History of the Resource Conservation and Recovery Act (RCRA)
The Resource Conservation and Recovery Act (RCRA) is our nation’s primary law governing the disposal of solid and hazardous waste. Congress passed RCRA October 21, 1976 to address the increasing problems the nation faced from our growing volume of municipal and industrial waste.
RCRA was amended and strengthened by Congress in November 1984 with the passing of the Federal Hazardous and Solid Waste Amendments (HSWA). Among other mandates, these amendments to RCRA required phasing out land disposal of hazardous waste, corrective action for releases and waste minimization. Waste minimization refers to the use of source reduction and/or environmentally sound recycling methods prior to treating or disposing of hazardous wastes.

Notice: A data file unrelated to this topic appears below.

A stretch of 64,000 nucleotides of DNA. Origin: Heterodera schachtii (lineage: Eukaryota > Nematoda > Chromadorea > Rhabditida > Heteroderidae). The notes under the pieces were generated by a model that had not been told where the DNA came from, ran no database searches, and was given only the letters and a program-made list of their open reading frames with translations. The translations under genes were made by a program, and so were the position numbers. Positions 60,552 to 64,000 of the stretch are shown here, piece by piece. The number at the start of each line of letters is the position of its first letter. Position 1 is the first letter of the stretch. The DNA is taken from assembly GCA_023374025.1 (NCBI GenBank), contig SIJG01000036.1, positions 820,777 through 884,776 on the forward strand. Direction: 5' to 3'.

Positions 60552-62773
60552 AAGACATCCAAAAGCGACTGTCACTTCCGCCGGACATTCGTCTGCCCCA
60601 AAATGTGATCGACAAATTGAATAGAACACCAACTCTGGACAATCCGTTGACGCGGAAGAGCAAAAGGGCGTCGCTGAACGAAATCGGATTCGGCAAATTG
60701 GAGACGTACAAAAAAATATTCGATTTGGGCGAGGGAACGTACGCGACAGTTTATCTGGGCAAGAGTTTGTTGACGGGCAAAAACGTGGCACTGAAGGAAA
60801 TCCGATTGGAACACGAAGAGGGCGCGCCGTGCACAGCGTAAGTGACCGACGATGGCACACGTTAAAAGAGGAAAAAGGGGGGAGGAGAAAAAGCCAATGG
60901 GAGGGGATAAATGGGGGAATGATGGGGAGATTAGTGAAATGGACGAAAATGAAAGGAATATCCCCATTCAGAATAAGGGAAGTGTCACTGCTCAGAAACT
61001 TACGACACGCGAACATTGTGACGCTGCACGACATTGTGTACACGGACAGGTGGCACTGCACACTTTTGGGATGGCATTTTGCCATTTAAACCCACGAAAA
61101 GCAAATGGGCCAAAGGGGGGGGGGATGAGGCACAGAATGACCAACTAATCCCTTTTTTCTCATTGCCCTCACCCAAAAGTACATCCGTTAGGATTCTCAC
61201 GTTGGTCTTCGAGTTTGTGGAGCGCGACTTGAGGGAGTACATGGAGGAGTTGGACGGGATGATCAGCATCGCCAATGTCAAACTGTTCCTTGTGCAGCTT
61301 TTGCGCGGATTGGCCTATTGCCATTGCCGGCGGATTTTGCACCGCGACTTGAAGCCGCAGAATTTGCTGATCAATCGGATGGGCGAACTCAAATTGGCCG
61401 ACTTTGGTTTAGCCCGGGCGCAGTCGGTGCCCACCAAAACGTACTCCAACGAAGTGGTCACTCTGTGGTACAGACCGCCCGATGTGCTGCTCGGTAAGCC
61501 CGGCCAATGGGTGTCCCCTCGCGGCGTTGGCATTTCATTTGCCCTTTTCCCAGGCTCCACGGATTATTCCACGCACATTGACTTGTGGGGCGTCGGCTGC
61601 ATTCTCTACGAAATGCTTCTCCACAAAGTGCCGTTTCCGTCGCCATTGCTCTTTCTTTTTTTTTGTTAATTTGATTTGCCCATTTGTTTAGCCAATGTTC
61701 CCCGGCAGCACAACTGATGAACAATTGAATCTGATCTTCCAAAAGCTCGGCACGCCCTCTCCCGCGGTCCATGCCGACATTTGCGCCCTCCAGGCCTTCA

RCRA has been amended on two occasions since HSWA:
- Federal Facility Compliance Act of 1992 – strengthened enforcement of RCRA at federal facilities.
- Land Disposal Program Flexibility Act of 1996 – provided regulatory flexibility for land disposal of certain wastes.
RCRA focuses only on active and future facilities and does not address abandoned or historical sites, which are managed under the Comprehensive Environmental Response, Compensation and Liability Act (CERCLA) – commonly known as Superfund.
- Summary of the Resource Conservation and Recovery Act
- About the Pollution Prevention Act of 1990
- Pollution Prevention is any practice that reduces, eliminates or prevents pollution at its source, also known as "source reduction."
- Sustainable Materials Management is a systemic approach to using and reusing materials more productively over their entire life cycles.